A bird captured for tagging

A bird captured for tagging. Archive image

28-06-2011Sylvana Raschke

The Council of Majorca says the tagging of birds will be limited in Sa Dragonera Natural Park.

“Massive and indiscriminate banding is a nineteenth-century technique that involves a lot of effort with very little results. To capture migratory birds that have made very long journeys, networks must be installed and subsequently the specimens are placed in bags before being tagged,” said the Insular Director of Medi Ambient, Josep Manchado. “During this process there are casualties and if the ornithologist takes a long time to remove the birds from the nets, perhaps the predators have already finished with them. There are environmental movements that are against these techniques.”

Manchado points out that "currently, migratory bird controls can be much more effective through digital photography or the use of binoculars or telescopes. In Sa Dragonera we do allow selective and punctual banding of a few specimens, such as with the chicks of Balearic Shearwater or Peregrine Falcon, but it is restricted to a specific species to which a radio transmitter or a GPS can be applied, we do not allow massive banding,” he said. “There is no official ban, but we do not authorise projects or proposals in this regard. In addition, the networks also capture local non-migratory birds, which can run into the traps again and again.”

Josep Manchado insists that “mass banding was useful at one time because there was no other way to control migration, but now we have a lot more information and these techniques are no longer necessary and do not contribute any information about the species,” he said, adding, “administrations no longer fund these projects and I don't know if they will end up totally banned or just limited.”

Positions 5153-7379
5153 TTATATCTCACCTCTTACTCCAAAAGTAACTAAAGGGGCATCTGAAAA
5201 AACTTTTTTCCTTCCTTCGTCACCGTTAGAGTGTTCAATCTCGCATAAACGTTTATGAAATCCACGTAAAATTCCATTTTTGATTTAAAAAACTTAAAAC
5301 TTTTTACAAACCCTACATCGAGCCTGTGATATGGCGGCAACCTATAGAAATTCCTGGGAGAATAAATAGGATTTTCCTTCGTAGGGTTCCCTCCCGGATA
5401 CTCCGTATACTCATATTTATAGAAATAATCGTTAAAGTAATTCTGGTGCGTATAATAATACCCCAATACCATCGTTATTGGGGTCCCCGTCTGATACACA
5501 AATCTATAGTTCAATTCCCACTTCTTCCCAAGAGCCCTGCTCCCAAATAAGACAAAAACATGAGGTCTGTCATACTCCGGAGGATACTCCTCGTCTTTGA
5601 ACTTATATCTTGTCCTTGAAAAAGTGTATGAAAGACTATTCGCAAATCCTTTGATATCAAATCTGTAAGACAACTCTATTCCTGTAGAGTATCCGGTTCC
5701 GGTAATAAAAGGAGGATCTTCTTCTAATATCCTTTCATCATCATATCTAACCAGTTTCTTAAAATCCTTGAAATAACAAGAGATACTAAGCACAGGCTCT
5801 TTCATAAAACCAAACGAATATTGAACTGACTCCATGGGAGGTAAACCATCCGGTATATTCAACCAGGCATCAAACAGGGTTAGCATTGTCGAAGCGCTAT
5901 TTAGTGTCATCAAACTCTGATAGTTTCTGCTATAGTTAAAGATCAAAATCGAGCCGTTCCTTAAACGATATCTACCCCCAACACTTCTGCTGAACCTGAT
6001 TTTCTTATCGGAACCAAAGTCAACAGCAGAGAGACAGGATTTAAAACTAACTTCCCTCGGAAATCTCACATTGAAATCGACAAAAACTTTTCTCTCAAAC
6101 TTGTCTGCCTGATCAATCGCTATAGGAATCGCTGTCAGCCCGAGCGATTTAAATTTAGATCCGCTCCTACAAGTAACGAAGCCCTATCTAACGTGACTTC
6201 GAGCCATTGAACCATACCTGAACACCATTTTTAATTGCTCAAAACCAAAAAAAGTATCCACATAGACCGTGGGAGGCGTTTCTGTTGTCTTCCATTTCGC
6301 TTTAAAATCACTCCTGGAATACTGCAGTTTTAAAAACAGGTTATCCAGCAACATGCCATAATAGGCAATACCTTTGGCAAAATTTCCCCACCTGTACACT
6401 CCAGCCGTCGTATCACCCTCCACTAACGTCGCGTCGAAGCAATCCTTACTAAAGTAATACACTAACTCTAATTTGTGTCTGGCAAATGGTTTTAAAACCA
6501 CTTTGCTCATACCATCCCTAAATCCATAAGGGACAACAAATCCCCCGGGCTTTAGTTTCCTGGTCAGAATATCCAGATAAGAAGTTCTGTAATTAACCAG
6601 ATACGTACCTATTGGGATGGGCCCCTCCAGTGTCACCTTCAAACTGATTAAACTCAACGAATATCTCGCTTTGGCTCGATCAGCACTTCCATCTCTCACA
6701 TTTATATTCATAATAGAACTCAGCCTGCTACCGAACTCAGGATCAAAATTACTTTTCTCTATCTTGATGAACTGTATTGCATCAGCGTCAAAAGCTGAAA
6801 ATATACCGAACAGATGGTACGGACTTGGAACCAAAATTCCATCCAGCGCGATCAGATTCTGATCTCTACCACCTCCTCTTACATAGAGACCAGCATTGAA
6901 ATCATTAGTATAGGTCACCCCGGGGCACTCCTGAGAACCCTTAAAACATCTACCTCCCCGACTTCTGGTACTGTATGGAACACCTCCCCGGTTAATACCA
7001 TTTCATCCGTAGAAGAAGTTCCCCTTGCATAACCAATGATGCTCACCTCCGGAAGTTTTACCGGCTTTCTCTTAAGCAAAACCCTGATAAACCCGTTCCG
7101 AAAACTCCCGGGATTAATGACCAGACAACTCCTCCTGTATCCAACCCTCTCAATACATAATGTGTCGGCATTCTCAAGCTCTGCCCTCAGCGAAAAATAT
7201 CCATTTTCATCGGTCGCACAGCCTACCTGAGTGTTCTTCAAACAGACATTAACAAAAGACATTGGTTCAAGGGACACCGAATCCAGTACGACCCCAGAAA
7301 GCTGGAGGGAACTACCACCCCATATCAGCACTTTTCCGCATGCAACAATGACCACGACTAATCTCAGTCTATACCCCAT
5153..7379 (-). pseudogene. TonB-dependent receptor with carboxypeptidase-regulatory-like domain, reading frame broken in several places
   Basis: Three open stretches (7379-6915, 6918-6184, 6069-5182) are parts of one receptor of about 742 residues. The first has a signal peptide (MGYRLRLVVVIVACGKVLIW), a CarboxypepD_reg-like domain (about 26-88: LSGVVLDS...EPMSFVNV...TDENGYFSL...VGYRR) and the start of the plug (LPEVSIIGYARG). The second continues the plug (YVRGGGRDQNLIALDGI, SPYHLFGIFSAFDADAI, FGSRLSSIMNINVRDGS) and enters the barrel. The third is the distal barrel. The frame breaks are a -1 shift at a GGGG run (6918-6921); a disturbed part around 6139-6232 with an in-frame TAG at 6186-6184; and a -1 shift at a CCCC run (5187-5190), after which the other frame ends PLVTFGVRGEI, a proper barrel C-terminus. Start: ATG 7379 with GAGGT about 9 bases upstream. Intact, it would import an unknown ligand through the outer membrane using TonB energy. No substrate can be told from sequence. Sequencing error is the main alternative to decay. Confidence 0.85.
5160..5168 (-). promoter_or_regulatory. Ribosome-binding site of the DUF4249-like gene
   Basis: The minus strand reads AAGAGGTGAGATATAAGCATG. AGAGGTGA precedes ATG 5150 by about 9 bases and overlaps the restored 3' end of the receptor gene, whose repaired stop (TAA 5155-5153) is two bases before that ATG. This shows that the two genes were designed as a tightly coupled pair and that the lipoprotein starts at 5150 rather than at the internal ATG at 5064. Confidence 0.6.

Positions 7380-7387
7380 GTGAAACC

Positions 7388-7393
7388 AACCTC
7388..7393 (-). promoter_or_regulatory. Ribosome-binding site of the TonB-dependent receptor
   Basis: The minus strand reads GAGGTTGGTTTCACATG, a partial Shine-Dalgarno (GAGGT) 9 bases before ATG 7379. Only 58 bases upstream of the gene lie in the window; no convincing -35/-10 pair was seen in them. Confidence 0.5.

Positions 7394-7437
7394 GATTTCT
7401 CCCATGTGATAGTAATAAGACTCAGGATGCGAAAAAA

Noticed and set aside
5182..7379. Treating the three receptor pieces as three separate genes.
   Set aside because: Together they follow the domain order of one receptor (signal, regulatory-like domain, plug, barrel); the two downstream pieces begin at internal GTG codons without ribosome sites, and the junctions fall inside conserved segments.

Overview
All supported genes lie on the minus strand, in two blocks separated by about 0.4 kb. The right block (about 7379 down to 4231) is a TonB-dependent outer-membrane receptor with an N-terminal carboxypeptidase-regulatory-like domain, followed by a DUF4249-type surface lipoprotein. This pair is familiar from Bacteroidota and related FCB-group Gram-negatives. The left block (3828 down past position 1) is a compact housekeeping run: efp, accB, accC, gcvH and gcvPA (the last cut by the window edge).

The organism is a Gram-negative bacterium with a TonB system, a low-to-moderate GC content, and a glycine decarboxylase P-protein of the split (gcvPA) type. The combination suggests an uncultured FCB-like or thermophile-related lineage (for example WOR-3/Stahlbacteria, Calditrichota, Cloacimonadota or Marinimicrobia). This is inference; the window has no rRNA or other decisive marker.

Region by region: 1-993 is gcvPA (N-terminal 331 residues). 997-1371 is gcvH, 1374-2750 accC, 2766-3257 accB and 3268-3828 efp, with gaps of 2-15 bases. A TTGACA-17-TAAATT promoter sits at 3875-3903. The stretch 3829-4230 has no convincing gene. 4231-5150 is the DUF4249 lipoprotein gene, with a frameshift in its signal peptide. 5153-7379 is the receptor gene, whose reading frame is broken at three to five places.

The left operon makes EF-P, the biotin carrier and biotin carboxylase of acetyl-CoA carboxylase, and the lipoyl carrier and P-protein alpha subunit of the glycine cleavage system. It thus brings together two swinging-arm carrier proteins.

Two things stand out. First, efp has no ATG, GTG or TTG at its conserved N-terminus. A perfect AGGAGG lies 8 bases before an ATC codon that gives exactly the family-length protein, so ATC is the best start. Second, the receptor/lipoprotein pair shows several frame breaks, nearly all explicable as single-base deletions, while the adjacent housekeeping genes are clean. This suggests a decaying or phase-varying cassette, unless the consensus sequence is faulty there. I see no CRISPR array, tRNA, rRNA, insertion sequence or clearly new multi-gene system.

Manolo Suárez, who’s responsible for ornithology in the GOB, says banding is necessary and contributes valid information about the birds.

“Sa Dragonera was included in an international project for the monitoring of migratory birds in small Mediterranean islands, but stopped participating a few years ago. Banding is a validated method of scientific study and we use it in s’Albufera and Mondragó,” he said. Data collection makes sense in the long-term and in sa Dragonera we have lost some years of information that could have been of great interest in relation to migration and climate change.”

Training, regulations and evaluation

Suárez said it’s in the interests of the GOB to keep tagging birds.

“We will continue banding the birds in Sa Dragonera to obtain data on the evolution of both sedentary birds and those that are passing through, because the more data you have, the better for the proper management of a natural area and its biodiversity,” he said. “The banders are subject to specific training, regulations and an evaluation body, and it is a much more respectful discipline than others.”

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